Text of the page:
The spring snowmelt brings the opportunity to venture deeper into Montana’s Rocky Mountain Front for some incredible hikes. As soon as the warmer weather arrived, we ventured out to hike Clary Coulee. Like many of the hikes in the Rocky Mountain Front, this trail offers amazing views of rugged peaks and the chance to see a variety of wildlife. This was one of our favorite hikes in the area so far, so if you’d like more trail details, read on!
Getting to the Clary Coulee Trailhead
The Clary Coulee Trailhead lies in the Rocky Mountain Front not too far from the town of Choteau. From Choteau, head north a short ways on the 89. Turn left onto Teton Canyon Road and follow it past Eureka Reservoir and Ear Mountain Refuge. The road will leave the plains and enter the Rocky Mountain Front, soon becoming a well-maintained dirt road.
The turnoff for the trailhead lies off to the right about 21 miles and 25 minutes from where you turn onto Teton Canyon Road. The turnoff is marked and there is a small dirt parking area with some informational signs. There are no restrooms at the trailhead.
There is often a bit of a rut in the road just below the parking area that we think may be difficult for low-clearance vehicles to cross. If you can’t make it to the parking area, there are some pull-off spaces on the main road near the trailhead.
The Clary Coulee trail sits in Helena-Lewis and Clark National Forest. There are no fees or passes required to park at and hike this trail.
Hiking the Clary Coulee Trail
Hike Type: Moderately challenging out-and-back trail
Distance: 6.9 miles to the junction of the Mt. Frazier Trail (trail 153) – 13.8 miles roundtrip
Duration: 5-7 hours
Regulations: Camping at the trailhead is not permitted. Pets are permitted on the trail.
When we arrived at the Clary Coulee trailhead, we were the only ones there. From the trailhead, there are multiple trails branching in different directions. We headed to the left and began the switchbacks up the hillside. We were already in awe of the beautiful peaks surrounding us. Much of the beginning of the hike wound in and out of wooded areas.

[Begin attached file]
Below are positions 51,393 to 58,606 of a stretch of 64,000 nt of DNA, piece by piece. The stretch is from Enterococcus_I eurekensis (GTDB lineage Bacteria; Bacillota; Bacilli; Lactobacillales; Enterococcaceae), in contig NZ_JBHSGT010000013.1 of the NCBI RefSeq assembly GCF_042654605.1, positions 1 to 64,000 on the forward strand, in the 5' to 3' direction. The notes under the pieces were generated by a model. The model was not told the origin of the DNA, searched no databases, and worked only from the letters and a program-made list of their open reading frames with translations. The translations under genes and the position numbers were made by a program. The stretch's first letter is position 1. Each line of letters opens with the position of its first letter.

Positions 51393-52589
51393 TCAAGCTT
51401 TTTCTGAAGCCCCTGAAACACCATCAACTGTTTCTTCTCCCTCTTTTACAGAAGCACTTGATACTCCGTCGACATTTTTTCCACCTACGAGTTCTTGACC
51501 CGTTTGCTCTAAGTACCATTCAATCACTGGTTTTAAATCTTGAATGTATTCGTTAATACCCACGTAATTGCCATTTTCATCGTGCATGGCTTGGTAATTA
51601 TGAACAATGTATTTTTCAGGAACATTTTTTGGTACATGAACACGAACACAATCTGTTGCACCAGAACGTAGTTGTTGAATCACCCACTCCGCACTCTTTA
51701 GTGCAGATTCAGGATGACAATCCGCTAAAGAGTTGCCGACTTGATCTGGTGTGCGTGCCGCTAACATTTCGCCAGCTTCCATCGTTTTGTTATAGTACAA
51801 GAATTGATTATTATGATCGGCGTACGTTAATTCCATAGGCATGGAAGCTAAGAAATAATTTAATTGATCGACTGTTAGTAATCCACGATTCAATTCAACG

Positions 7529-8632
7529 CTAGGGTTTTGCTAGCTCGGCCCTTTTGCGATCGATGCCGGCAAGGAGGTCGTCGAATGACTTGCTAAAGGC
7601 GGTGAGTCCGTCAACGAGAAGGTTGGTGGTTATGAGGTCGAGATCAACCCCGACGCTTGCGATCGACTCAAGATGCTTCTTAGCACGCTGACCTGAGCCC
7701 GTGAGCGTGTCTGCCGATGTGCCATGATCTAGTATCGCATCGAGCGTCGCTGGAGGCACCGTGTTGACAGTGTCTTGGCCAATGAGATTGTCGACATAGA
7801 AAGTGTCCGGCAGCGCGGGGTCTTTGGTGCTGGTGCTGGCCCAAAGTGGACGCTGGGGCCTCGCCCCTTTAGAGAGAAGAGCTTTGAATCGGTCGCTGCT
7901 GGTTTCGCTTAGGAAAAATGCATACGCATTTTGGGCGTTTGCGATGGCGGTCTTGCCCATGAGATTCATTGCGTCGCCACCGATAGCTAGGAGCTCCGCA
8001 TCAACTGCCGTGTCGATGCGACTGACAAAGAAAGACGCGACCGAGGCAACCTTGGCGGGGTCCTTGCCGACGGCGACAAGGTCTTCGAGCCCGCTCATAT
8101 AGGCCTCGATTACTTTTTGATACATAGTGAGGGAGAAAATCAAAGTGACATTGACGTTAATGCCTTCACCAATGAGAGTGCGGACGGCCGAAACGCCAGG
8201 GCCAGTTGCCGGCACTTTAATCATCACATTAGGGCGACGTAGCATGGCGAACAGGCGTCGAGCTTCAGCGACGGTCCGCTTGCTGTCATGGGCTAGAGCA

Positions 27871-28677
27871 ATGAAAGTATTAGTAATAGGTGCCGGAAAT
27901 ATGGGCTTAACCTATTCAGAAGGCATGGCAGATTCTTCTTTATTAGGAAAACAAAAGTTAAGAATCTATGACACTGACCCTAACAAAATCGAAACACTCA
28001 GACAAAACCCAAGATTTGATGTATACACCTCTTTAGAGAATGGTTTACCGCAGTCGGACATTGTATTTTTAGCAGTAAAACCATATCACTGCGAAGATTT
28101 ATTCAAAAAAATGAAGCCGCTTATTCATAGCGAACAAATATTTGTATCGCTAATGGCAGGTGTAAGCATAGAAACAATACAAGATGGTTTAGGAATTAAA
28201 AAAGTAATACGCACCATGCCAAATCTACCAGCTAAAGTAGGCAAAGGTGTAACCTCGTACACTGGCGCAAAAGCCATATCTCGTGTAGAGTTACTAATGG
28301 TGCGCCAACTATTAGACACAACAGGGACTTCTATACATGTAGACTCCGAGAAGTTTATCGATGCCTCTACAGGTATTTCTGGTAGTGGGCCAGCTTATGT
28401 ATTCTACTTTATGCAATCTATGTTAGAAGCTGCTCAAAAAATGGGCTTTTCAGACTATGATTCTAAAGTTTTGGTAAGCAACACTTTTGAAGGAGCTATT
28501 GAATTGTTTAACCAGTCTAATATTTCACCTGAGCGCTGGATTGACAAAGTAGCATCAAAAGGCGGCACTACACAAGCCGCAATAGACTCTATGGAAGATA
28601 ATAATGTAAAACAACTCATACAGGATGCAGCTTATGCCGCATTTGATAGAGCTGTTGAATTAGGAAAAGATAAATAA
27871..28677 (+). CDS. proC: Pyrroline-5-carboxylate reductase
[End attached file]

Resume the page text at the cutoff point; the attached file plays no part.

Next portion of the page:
The path is consistently uphill with some somewhat steep sections. Since we were there in early May, it was covered in snow through the wooded sections higher up on the peak. Luckily, there were a set of footprints to follow on the trail and much of the snow had hardened so we could walk on top without sinking deep into it.
Eventually, the trail enters a large valley with cliffs towering around it. Behind us was an absolutely stunning view of the rugged peaks still covered with snow. We continued making our way up through the meadow and finally reached the saddle between the peaks where the trail flattened a bit.
At this point, the trail was covered in soft, deep snow, so the going was slow without snowshoes. As we wound around the hillside, there was a great view of Bynum Reservoir way down in the plains below. After a short ways of trudging and no end to the snow patch in sight, we decided to turn around. From the trailhead to the point where we turned around on the saddle and back down to the lot, it was just over 5 miles roundtrip.
Extra Notes on Hiking the Clary Coulee Trail
Season: The Clary Coulee trail is open to hiking year round, but heavy snow cover may exist for much of the winter and spring. If you plan to visit in the winter or shoulder seasons, consider bringing snowshoes or spikes for snowy conditions. Also be aware of avalanche dangers and understand avalanche safety if you choose to visit during this time.
Wildlife: This is bear country! Know what to do in case of a bear encounter and consider carrying bear spray.
Maps: We did not make it to the end of the trail where it meets trail 153. We didn’t have any issues following the path; however, we heard that it can be harder to follow the further you go. We also encountered some snow-covered spots that would have made following the trail a bit more difficult if there had not been footprints. Downloading a map of the area and marking your route beforehand may be helpful.
What to Bring
Sturdy Shoes: The trail is steep, rocky, and can be muddy and icy, so wear shoes with good tread.
Mini First Aid Kit: Another item we always like to have just in case.
Camera: To capture the stunning views or wildlife you may see.
Water: A hiking essential.
Food: If you’d like to refuel along the trail. Please pack out all trash!
Bear Spray: Bears frequent the area, so bring along your bear spray and know how to use it.
Extra Gear: As mentioned above, you may need extra gear (such as snowshoes) if you visit while conditions are snowy.
Layers: Even in the summer it can be chilly, especially with wind. We recommend bringing light layers and/or a wind breaker. You may need to shed some layers as you work your way up steeper sections of trail. Outside of summer, heavier jackets, gloves, etc. may be necessary.
Sun Protection: Some portions of the trail have no shade, so bring a hat, sunglasses, and sunscreen.